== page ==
The Hofstadter points are defined from Hofstadter triangles, so we begin by constructing the latter from a reference triangle ABC. For any nonzero real number r, swing line segment BC about pivot B toward vertex A through angle rB. (For example, if r = 1/2, then the swung segment bisects angle B.) Let L denote the line containing the swung segment. Similarly, obtain line L' by swinging segment BC about C through angle rC. Let A(r) be the point of intersection of lines L and L'. Points B(r) and C(r) are formed analogously. The triangle with vertices A(r), B(r), C(r) is the r-Hofstadter triangle. In

C. Kimberling, "Hofstadter points," Nieuw Archief voor Wiskunde 12 (1994) 109-114,

it is proved that the r-Hofstadter triangle is perspective to triangle ABC, and that the center of perspective is given by trilinear coordinates

sin(rA)/sin(A - rA) :
sin(rB)/sin(B - rB) :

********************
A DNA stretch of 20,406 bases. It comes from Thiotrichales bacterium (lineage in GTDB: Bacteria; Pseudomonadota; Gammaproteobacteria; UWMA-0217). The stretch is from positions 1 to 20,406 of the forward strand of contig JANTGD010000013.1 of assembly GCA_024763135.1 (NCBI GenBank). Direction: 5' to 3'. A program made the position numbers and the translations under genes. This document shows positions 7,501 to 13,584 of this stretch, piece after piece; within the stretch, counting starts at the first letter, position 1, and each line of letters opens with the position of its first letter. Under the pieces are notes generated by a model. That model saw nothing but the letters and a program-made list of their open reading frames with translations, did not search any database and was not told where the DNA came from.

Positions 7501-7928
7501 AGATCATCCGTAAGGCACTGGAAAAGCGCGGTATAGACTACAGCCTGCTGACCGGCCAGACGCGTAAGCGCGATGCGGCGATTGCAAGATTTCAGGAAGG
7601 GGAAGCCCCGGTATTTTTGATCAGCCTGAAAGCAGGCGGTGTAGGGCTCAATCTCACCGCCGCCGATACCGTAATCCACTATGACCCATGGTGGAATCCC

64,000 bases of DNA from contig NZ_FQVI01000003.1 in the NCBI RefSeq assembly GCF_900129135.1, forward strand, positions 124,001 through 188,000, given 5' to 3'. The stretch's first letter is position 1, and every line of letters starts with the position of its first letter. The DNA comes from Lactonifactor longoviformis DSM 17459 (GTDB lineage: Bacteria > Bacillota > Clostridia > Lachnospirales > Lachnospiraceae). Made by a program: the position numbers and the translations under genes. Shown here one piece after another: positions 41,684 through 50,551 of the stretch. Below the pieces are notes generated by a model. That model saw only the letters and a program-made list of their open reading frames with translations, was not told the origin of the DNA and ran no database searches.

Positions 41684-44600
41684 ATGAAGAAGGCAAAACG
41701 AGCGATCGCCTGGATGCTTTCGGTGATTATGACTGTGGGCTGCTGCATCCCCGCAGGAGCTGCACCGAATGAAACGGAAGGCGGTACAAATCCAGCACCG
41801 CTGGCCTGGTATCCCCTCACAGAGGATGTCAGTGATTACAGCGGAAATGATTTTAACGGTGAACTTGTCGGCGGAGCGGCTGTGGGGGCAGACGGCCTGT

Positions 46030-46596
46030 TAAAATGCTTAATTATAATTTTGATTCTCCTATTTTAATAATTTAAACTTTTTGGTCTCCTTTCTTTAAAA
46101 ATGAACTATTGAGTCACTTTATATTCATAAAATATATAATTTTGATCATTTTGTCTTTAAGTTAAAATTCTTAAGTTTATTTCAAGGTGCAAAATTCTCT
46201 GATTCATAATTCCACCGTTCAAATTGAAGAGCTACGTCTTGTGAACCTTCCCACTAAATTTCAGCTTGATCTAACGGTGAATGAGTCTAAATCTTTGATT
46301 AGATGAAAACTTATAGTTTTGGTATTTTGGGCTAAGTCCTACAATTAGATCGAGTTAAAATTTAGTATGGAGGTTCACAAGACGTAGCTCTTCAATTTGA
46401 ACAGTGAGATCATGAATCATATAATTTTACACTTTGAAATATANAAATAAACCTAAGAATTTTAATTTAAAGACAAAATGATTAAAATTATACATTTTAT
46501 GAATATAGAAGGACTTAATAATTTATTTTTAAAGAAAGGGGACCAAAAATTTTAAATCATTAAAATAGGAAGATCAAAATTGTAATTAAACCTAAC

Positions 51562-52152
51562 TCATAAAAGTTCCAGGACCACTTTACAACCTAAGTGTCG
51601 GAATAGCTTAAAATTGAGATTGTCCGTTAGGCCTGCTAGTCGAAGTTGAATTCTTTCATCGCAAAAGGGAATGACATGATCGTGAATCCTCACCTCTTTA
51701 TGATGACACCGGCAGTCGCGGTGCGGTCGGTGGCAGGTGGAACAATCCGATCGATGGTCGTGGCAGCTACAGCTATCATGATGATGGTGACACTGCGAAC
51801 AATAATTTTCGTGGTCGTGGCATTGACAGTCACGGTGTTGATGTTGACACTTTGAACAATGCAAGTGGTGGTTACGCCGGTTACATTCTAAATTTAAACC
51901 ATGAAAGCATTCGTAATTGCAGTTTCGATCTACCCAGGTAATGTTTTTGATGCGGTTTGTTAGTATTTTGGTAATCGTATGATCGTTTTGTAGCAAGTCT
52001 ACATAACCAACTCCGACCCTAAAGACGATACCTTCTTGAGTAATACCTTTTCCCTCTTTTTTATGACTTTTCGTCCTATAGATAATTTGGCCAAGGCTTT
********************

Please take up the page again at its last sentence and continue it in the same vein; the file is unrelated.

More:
sin(rC)/sin(C - rC).

Taking the limit as r approaches zero defines the Hofstadter zero-point, possibly first discovered in 1992 by Douglas Hofstadter (winner of a 1980 Pulitzer Prize for his book Gödel, Escher, Bach: an Eternal Golden Braid). Trilinear coordinates for this point are especially notable, since they cannot be expressed as algebraic functions of the sidelengths a, b, c of the reference triangle. Here are trilinears:

A/a : B/b : C/c.

Taking the limit of trigonometric trilinears as r approaches 1 yields the Hofstadter one-point, with equally intriguing trilinears:

a/A : b/B : c/C.

(For a quick lesson on trilinears, click on TRILINEAR COORDINATES.)

Triangle Centers